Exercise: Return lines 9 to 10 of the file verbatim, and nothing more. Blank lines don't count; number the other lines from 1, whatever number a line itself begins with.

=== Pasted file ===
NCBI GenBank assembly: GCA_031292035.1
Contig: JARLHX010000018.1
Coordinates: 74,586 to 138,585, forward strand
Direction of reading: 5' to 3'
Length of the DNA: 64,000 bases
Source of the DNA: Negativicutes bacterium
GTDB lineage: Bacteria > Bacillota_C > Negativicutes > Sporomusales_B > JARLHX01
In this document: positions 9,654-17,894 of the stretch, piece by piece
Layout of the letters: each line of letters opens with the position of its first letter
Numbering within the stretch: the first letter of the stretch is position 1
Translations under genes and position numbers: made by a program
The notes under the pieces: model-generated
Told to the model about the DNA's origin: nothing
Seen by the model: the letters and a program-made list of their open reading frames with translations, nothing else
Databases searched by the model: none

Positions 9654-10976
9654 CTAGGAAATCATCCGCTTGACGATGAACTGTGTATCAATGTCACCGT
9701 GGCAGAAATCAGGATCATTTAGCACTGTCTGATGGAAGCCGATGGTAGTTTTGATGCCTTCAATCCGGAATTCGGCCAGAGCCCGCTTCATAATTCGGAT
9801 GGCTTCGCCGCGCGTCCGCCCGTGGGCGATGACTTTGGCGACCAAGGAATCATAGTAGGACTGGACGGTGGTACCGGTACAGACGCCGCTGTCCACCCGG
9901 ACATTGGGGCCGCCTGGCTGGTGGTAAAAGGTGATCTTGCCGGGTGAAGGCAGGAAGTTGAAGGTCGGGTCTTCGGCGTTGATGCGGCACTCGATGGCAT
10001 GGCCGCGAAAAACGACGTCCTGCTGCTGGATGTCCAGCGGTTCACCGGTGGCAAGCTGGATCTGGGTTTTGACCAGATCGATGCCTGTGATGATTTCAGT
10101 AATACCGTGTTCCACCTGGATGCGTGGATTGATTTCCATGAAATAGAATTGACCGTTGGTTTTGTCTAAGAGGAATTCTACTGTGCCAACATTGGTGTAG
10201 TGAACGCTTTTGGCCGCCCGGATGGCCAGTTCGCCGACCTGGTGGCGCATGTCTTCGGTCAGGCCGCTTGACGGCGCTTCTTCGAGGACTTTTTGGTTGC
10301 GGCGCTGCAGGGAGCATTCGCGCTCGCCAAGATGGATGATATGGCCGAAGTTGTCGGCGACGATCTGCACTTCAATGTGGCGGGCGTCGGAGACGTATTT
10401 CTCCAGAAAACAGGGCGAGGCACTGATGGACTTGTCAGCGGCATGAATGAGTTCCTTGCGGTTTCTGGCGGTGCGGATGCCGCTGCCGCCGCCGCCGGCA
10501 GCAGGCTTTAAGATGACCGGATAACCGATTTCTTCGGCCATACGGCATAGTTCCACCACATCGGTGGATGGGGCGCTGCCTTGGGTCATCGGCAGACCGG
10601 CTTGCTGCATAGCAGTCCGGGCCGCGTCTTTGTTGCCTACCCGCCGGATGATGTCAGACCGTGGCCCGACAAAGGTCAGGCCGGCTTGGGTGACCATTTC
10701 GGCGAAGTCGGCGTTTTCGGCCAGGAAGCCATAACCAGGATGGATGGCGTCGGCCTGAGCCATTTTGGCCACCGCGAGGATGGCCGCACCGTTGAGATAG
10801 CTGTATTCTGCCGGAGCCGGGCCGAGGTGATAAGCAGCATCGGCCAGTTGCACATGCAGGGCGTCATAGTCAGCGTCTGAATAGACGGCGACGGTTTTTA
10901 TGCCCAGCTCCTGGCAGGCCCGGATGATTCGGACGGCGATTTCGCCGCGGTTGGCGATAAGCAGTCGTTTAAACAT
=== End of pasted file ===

Layout of the letters: each line of letters opens with the position of its first letter
Numbering within the stretch: the first letter of the stretch is position 1